that and other issues that the president has thrown out there and not followed up on, i have to admit i was kind of expecting the week to end without the answer on whether or not he did the tapes. he actually did decide to tweet it. and so, you know, we can cross this off the long list of unanswered questions that we have. >> his lawyer, a private lawyer, said over the weekend there would be an announcement on the tapes by the end of the week. and sean spicer said something similar. i want to bring in evan perez, justice correspondent. what are they saying there about the original trump tweet which was seen at least by some as a veiled, maybe not so thinly veiled threat to comey to shut up? >> well, you know, wolf, part of the issue here is that if there were -- the president raised the possibility that there were these tapes, it created a legal issue for him. he has to -- he would have to turn that over obviously to any investigation that is ongoing.
certainly the members of congress had already written letters to the white house asking for those tapes to be turned over if they existed or anything that memorialized the conversations. certainly robert mueller, special counsel, would want to have access to those. those are government records. they're supposed to be preserved, and they need to be turned over because there is an ongoing investigation. so i think the reason why you heard jay sekulow bring this up and sort of address this in past few days is simply because they were under some kind of legal pressure there that they had been created, frankly, by the president's own tweet. and really the other important part of what has happened now is that with the president's clarification today, is that essentially this means that it's his word versus the word of james comey, right? we're not going to have some kind of neutral party here which is in a recording that really could -- that really put to the final end here what happened in those conversations.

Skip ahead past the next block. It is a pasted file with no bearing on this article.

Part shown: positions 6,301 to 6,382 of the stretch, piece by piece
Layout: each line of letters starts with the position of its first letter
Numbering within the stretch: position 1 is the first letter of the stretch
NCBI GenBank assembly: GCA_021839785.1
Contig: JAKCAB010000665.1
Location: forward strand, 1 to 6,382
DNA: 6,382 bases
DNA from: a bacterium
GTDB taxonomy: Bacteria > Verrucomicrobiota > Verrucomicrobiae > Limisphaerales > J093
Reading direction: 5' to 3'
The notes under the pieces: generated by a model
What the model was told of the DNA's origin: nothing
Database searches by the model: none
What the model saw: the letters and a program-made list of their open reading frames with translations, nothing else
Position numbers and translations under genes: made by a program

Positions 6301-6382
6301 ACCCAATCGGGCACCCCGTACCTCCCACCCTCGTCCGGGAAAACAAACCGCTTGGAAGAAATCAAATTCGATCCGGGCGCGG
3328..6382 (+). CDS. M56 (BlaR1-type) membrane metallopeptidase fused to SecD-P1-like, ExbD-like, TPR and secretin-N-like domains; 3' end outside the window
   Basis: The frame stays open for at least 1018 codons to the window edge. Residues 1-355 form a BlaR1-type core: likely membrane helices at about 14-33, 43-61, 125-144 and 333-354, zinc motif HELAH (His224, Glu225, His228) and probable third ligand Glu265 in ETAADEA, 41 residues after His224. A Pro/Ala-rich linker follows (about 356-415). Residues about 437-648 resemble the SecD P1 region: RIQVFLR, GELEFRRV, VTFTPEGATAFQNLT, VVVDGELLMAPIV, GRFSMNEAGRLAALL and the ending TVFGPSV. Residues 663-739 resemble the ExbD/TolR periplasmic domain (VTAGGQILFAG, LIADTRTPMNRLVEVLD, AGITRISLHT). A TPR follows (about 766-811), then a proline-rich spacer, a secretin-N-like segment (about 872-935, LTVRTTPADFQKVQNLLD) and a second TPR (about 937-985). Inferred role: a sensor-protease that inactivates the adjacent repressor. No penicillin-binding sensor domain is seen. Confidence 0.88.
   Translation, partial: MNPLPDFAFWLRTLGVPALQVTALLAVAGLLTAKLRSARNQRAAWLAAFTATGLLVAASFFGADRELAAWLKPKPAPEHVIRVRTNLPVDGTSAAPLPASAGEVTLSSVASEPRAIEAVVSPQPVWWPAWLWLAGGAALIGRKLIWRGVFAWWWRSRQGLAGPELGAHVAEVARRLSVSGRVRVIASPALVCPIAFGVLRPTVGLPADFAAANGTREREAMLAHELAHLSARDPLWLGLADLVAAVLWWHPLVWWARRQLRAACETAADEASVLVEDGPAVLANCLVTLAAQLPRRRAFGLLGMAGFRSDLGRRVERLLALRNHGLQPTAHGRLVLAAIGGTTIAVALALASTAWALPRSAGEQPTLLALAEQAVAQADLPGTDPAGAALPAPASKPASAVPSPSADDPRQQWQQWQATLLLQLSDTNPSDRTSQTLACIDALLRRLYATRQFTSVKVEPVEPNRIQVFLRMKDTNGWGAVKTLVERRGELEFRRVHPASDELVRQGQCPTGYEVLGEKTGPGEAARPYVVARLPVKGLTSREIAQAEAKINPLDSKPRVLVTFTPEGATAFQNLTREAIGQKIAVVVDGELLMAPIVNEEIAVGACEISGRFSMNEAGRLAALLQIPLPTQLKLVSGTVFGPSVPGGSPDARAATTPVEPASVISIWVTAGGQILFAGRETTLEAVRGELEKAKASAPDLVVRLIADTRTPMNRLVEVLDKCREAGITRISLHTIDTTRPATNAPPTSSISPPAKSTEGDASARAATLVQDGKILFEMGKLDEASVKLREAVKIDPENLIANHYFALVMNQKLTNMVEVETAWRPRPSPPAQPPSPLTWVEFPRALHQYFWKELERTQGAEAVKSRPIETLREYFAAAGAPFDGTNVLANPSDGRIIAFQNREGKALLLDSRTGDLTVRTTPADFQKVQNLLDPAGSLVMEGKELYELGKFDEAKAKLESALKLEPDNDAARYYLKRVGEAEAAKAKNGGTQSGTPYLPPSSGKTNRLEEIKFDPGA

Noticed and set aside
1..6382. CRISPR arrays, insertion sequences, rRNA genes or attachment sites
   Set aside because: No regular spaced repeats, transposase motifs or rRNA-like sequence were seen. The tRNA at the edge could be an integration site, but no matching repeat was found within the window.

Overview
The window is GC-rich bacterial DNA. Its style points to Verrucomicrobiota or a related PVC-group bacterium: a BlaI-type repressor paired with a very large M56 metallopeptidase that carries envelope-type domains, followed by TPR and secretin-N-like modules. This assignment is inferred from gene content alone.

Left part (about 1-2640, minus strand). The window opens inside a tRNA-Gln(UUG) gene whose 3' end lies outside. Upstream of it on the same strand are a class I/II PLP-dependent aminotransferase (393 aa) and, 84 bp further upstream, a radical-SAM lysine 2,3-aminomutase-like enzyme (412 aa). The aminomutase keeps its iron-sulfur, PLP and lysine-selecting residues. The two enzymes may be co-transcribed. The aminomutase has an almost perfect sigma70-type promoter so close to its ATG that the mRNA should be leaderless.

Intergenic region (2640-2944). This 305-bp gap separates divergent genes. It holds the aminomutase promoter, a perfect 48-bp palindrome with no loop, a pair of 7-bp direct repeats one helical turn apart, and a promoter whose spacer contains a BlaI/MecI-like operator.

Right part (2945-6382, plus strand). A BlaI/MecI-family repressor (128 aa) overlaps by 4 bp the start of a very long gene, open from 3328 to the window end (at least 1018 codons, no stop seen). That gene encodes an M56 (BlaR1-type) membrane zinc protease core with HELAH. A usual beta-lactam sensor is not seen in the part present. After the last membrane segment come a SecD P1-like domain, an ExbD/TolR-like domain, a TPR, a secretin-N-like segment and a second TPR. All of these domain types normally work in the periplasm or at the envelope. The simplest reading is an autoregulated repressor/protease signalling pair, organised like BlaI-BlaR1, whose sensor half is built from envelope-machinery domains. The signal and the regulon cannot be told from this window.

that's an important thing because it makes it so much harder for investigators. both in robert mueller's special counsel's office, and also in the senate and the house which are also doing their own investigations for us to get to know what exactly happened in those interactions. >> we have done, evan, several of freedom of information requests to various government agencies including the secret service asking if there are tapes, and tell our viewers, i think all came back in recent days and said they have no -- no recording devices there. >> they have no recording devices. that's what they came back. it wasn't a surprise, per se, because everybody seemed to be completely flummoxed when the president raised this issue in the first place with his tweets. it wasn't a shocker that they tweeted, the secret service had no record of it, none of the other agencies could say they had anything like this. if there was some kind of recording, it would have personally perhaps been made by the president using his phone or perhaps some kind of tape device